The Jewelry Designer makes many choices when creating a piece of jewelry. Lots of things to manage and accomplish.
Probably the two most important choices, right up front, in creating a wearable art-piece that will be around for future generations are your:
(1) Stringing Material, and
When you work with so many customers in a store, and so many students in classes, you begin to see that people are not necessarily that great in selecting clasps. Many are in a clasps-rut — they use the same clasp over and over again.
Others pick out clasps they find appealing, whether or not they would visually or functionally work with the piece they have made.
Few people anticipate how they are going to attach the clasp to their beadwork, often resulting in an overly long, awkwardly connected clasp assembly.
So, how to you go about choosing clasps?
Clasps always seem like they’ve been someone’s last thought. They should be the first thought. Or at least thought about concurrently with the design of the piece. But they should never be the last thought.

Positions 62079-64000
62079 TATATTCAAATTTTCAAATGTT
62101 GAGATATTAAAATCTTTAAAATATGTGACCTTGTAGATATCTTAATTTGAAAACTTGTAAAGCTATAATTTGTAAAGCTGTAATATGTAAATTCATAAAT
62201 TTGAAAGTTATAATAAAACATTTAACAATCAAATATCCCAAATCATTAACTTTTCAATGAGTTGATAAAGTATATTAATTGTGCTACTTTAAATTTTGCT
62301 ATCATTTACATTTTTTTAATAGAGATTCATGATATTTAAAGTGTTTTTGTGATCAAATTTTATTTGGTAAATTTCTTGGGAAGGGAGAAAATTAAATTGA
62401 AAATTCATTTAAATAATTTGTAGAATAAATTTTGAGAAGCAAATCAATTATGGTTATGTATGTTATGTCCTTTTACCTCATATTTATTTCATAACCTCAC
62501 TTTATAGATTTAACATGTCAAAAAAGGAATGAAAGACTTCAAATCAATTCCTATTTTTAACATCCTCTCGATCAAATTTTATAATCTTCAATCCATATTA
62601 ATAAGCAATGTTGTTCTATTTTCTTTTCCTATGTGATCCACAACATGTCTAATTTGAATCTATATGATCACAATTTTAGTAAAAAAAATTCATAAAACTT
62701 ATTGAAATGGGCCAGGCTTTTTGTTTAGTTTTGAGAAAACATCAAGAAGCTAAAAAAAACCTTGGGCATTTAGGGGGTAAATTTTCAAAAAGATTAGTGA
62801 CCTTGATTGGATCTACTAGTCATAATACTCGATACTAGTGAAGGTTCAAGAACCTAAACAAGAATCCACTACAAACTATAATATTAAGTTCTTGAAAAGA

As clasps should be thought of in their entirety — as clasp assemblies. Clasp assemblies include all the rings, loops and other hardware necessary to attach the clasp to the beadwork. The clasp itself may be beautiful, but the entire clasp assembly may not be.
But many people get so excited creating their beadwork, that they forget about the clasp — until the last moment. You can tell when the jewelry maker hasn’t put much thought into their choice of clasp in many ways. Often, the clasp doesn’t look like it was meant to go with the bead work or general design. It might be out of proportion. It might be a different texture or sensibility. Its function — how you open and close it, while wearing your jewelry — might seem odd, perhaps unnatural. And not only does the choice of clasp seem as an after-thought, but how to attach to the bead work to that clasp seems un-thought out, as well.
So it’s not surprising, that when we were repairing jewelry on a regular basis, about 80% of the pieces to be fixed had broken at the clasp.
It is best to, in part, build your design around your clasp. If your piece has a centerpiece or focal point, then how does this link up to or coordinate with the clasp. At the…